Tax & Wealth Advisor Alert: The Importance of a Durable Financial Power of Attorney

A proper estate plan covers not only what should happen upon your death, but also what should happen if you lose your decision-making skills. While planning for incapacity may be as unpleasant as planning for death, it is an important step in the estate planning process. Planning for incapacity ensures that someone you specifically choose and trust can act on your behalf while you are unable to do so for yourself. One key document to help you plan for incapacity is the Durable Financial Power of Attorney.

A Durable Financial Power of Attorney allows you to appoint someone, your “agent” or “attorney-in-fact,” to manage your financial affairs in the event you are unable to so for yourself. The word “durable” simply means that the power of attorney remains in effect after you become incapacitated or incompetent. These documents are fairly flexible, allowing you to give your agent broad or limited power. Further, you can choose to either give your agent immediate power or to make your agent’s power effective only once you’ve been determined to be incapacitated.

Some examples of tasks your agent can perform include paying your bills, managing your assets, filing an insurance claim, and even hiring a lawyer. It is easy to believe that a Durable Financial Power of Attorney is unnecessary if you don’t own many assets or if you own assets jointly with someone else. However, some of these actions require your agent to have specific legal authority to act on your behalf, and the Durable Financial Power of Attorney would provide your agent with that authority.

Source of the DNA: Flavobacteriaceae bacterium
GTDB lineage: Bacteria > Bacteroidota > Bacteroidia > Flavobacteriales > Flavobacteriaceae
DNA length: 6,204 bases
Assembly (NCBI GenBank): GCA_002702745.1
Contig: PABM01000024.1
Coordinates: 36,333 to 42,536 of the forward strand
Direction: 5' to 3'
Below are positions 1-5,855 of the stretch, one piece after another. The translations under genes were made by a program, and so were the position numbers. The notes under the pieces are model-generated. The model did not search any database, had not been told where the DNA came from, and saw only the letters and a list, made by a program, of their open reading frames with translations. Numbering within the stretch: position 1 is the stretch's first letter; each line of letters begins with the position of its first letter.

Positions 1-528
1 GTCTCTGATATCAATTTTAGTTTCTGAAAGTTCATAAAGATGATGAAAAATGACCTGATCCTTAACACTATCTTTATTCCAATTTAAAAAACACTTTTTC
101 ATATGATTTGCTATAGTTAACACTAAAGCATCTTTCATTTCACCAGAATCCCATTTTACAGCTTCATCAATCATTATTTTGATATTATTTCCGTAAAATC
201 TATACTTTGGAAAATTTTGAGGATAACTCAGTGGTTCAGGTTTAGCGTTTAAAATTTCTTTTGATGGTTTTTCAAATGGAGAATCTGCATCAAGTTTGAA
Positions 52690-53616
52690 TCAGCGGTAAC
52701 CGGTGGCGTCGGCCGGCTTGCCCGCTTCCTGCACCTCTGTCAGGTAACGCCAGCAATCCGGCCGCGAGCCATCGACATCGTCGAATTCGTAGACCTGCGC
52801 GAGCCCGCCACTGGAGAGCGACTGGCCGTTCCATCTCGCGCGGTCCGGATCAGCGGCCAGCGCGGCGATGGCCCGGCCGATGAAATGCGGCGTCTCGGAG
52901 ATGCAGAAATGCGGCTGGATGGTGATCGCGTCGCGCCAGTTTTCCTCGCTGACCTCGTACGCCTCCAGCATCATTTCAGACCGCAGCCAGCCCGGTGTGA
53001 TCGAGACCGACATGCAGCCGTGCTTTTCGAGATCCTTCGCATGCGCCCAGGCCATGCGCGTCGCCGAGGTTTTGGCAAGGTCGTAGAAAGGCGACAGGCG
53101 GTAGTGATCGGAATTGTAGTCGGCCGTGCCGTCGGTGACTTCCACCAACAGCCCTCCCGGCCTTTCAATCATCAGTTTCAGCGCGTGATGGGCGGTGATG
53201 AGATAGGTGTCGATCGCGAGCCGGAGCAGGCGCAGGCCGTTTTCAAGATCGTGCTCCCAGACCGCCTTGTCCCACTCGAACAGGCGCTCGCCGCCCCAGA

If you do not get a power of attorney and you were to become incapacitated or incompetent, then your family would need to ask the court to appoint someone to act on your behalf. Not only could the court appoint a stranger to manage your financial affairs, but also this process can be expensive, public, and time consuming. Having a proper estate plan that covers what should happen if you become incapacitated or incompetent will save you and your loved ones time and money.

Keep in mind, though, that a Durable Financial Power of Attorney would not allow your agent to continue managing your financial affairs after your death. For this reason, these documents are often drafted as part of a larger estate plan.

The attorneys at O’Neil, Cannon, Hollman, DeJong & Laing S.C. have experience in drafting various estate plans, both simple and complex, and would be happy to discuss the estate planning process with you. If you are interested in learning more about estate planning, please contact attorneys Carl D. Holborn, or Kelly M. Spott.